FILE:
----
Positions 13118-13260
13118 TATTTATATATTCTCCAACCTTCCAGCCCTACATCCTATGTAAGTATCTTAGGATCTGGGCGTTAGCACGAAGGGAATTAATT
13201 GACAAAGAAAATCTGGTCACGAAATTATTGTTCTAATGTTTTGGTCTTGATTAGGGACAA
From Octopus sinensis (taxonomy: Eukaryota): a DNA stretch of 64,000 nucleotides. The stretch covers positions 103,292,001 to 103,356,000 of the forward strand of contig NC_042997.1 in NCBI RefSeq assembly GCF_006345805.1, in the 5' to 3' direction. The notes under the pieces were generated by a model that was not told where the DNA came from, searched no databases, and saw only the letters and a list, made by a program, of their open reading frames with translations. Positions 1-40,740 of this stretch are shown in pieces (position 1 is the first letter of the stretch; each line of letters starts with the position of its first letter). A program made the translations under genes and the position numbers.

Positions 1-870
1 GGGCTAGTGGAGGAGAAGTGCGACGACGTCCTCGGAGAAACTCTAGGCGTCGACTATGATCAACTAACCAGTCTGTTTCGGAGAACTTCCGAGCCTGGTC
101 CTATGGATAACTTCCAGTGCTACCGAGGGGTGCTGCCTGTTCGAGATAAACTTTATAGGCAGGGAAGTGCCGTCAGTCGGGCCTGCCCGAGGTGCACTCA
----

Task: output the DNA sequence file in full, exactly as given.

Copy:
Positions 13118-13260
13118 TATTTATATATTCTCCAACCTTCCAGCCCTACATCCTATGTAAGTATCTTAGGATCTGGGCGTTAGCACGAAGGGAATTAATT
13201 GACAAAGAAAATCTGGTCACGAAATTATTGTTCTAATGTTTTGGTCTTGATTAGGGACAA
From Octopus sinensis (taxonomy: Eukaryota): a DNA stretch of 64,000 nucleotides. The stretch covers positions 103,292,001 to 103,356,000 of the forward strand of contig NC_042997.1 in NCBI RefSeq assembly GCF_006345805.1, in the 5' to 3' direction. The notes under the pieces were generated by a model that was not told where the DNA came from, searched no databases, and saw only the letters and a list, made by a program, of their open reading frames with translations. Positions 1-40,740 of this stretch are shown in pieces (position 1 is the first letter of the stretch; each line of letters starts with the position of its first letter). A program made the translations under genes and the position numbers.

Positions 1-870
1 GGGCTAGTGGAGGAGAAGTGCGACGACGTCCTCGGAGAAACTCTAGGCGTCGACTATGATCAACTAACCAGTCTGTTTCGGAGAACTTCCGAGCCTGGTC
101 CTATGGATAACTTCCAGTGCTACCGAGGGGTGCTGCCTGTTCGAGATAAACTTTATAGGCAGGGAAGTGCCGTCAGTCGGGCCTGCCCGAGGTGCACTCA